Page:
Oregon Legislature Votes on Key Economic Legislation

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House Passes Key Job Creation and Economic Development Bill

SB 766 will lead to the designation of up to 15 regionally significant industrial areas

SALEM – The House last week passed one of the key job creation and economic development measures of the 2011 session. SB 766 will lead to the designation of up to fifteen regionally significant industrial areas. That designation will allow for streamlined permitting and reviews of proposed development in those areas.

“This bill balances the elements of Oregon’s unique planning process with our economic development needs,” said Representative Brian Clem (D-Salem), a chief sponsor of the bill. “As we recover from the recession we need to keep our foot on the gas. This bill is an important part of that effort.”

SB 766 assures that proposed industrial projects with the greatest jobs potential are able to get fast and definitive determinations for required state and local land use approvals. Public process and input regarding both the projects of state significance and in the regionally-significant industrial areas will follow regular notice and hearing processes, including a local hearing on the project. No existing standards may be waived through this legislation. Once a decision is made, the procedures for appeals are streamlined.

“There are lands in Eugene, Junction City and around Oregon that are ripe for job creation,” said Representative Val Hoyle (D-West Eugene/Junction City). “This bill will take the leash off proposed projects so that we can grow our economy now.”

SB 766 was developed in part during interim hearings in the House Agriculture and Natural Resources Committee. The bill is supported by a broad coalition, including the Association of Oregon Industries, the Oregon Business Association, and 1000 Friends of Oregon.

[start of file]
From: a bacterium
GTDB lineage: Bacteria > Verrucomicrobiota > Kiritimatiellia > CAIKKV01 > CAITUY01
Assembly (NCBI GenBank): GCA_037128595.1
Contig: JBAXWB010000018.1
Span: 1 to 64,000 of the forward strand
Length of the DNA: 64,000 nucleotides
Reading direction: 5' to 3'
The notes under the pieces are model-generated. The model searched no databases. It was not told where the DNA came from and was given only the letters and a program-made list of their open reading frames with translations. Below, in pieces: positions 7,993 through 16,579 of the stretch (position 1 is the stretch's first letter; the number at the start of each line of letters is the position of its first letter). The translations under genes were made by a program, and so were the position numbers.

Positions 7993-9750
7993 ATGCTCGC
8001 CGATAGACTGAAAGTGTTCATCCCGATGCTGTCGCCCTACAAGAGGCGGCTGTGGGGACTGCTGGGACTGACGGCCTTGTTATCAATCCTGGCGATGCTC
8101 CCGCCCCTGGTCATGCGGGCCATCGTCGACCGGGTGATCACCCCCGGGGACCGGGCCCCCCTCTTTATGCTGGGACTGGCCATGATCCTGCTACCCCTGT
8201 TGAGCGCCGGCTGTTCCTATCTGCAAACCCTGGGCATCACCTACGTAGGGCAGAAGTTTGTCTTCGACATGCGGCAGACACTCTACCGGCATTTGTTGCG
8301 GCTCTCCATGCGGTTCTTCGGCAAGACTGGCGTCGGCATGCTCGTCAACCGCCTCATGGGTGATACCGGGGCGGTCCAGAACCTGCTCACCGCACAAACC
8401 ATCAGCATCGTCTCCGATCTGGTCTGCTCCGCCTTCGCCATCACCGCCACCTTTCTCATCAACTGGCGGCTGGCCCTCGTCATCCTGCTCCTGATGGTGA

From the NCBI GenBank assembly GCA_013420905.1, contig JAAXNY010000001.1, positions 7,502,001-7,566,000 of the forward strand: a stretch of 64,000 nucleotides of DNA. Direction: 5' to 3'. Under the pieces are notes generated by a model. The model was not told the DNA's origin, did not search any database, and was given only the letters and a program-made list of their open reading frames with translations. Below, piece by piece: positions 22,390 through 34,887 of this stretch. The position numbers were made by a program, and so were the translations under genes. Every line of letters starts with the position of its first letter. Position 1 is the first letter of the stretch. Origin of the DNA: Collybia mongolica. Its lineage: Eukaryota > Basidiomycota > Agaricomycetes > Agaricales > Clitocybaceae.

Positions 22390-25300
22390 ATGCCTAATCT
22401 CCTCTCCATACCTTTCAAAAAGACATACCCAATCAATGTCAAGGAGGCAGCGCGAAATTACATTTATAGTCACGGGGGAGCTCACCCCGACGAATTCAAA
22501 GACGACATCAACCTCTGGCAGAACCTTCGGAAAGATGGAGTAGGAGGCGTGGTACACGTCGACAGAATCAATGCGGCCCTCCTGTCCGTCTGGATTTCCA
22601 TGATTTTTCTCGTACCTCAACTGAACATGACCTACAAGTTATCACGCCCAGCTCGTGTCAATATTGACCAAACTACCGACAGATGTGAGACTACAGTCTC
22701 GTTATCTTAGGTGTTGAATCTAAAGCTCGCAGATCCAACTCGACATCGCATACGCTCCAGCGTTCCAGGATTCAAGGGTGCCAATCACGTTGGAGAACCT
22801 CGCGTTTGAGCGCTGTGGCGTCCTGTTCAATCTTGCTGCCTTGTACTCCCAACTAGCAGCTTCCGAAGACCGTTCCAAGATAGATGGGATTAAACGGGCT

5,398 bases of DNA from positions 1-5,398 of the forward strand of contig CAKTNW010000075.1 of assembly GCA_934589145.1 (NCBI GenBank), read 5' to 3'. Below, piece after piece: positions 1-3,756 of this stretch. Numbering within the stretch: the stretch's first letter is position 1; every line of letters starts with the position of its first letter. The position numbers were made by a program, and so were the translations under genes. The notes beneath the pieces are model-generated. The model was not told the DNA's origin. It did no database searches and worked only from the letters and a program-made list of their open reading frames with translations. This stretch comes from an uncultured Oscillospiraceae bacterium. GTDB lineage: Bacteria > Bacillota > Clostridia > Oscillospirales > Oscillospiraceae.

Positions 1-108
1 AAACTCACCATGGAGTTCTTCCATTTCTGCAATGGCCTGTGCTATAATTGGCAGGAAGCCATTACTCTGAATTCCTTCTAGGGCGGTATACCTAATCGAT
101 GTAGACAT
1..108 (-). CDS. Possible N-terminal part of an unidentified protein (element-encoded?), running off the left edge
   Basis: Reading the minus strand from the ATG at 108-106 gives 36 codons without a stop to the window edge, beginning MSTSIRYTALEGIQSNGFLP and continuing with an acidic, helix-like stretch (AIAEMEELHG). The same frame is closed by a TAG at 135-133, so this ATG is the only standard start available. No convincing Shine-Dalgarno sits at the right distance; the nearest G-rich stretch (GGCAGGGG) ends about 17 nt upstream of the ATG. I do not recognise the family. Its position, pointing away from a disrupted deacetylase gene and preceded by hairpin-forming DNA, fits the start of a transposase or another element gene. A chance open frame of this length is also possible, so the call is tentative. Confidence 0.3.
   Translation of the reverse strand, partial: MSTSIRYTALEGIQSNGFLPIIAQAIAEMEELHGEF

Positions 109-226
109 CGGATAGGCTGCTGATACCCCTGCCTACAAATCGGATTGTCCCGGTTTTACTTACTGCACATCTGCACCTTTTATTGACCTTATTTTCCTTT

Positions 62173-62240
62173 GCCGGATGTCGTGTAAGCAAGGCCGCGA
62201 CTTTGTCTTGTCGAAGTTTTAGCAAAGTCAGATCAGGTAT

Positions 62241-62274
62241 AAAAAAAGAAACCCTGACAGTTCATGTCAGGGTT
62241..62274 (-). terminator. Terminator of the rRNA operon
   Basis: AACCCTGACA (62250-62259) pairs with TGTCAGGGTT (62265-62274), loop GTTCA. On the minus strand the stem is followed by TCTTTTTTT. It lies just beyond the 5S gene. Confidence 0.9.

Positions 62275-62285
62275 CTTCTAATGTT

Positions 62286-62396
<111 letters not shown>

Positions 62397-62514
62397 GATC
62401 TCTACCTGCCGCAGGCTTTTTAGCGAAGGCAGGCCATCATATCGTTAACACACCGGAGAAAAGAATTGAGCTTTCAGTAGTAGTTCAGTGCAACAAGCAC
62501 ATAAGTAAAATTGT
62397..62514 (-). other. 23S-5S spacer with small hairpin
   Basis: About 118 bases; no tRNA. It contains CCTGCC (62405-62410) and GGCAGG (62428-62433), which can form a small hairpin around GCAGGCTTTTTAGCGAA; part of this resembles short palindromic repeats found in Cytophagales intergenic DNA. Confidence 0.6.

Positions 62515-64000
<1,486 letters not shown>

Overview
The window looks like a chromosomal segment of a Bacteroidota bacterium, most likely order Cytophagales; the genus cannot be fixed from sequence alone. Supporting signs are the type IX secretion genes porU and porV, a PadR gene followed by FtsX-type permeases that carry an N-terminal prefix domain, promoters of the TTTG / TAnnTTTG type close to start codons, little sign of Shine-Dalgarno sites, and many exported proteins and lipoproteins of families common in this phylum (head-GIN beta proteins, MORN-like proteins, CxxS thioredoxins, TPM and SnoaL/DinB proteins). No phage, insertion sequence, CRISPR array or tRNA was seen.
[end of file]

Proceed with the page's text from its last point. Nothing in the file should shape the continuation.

The bill now goes to the Governor’s desk for his possible signature.

House Votes to Continue Successful Economic Development Loans

SB 494 eliminates sunset on 2010 Access to Business Capital Act

SALEM – The Oregon House voted to continue offering loans to small businesses for business development. SB 494 eliminates the sunset on the Access to Business Capitol Act of 2010, which reduced restrictions on the use of the Oregon Business Development Fund and Entrepreneurial Development Loan Fund loans to businesses.

“When I sponsored the Access to Business Capitol Act in 2010, my aim was to help businesses that wanted to hire Oregonians, but could not secure the private capital necessary to do so,” said Representative Margaret Doherty (D-Tigard). “Now that the economy is rebounding, it makes sense to continue this successful program so we can keep our recovery going.”

The Oregon Business Development Fund is a revolving loan fund that provides term fixed-rate financing for small businesses focusing especially on those in rural and distressed areas. Participants are required to create or retain jobs and must be a traded-sector business in manufacturing, processing, or a regionally significant tourist facility.

The Entrepreneurial Development Loan Fund provides initial direct loans to help companies get started in Oregon by assisting micro-enterprise and small businesses, filling a niche not provided through traditional lending markets. Both funds are administered by the Oregon Business Development Department.

Under the program, loans have been made to small businesses in cities across the state. Business Oregon reports there are more than 10 potential projects in the pipeline and more than 300 jobs have been created or saved through these loan programs since 2010. Loans have been awarded to businesses including Ninkasi Brewing in Eugene, Frog Eyes Wasabi in Pacific City, Ochoco Lumber in John Day and Painted Hills Beef in Fossil. Businesses that are interested in applying for financing through the Oregon Business Development Department can check out available programs http://www.oregon4biz.com/Business-financing-resources/Oregon-Finance-Programs/

“Given our budget situation, this bill provides us an important opportunity to support business development in Oregon without diverting funds from critical programs and services,” said Rep. Doherty. “SB 494 is an easy way for us to continue to support the hard work of small businesses throughout our state at no additional cost.”

SB 494 now moves to the Governor’s desk for his possible signature.

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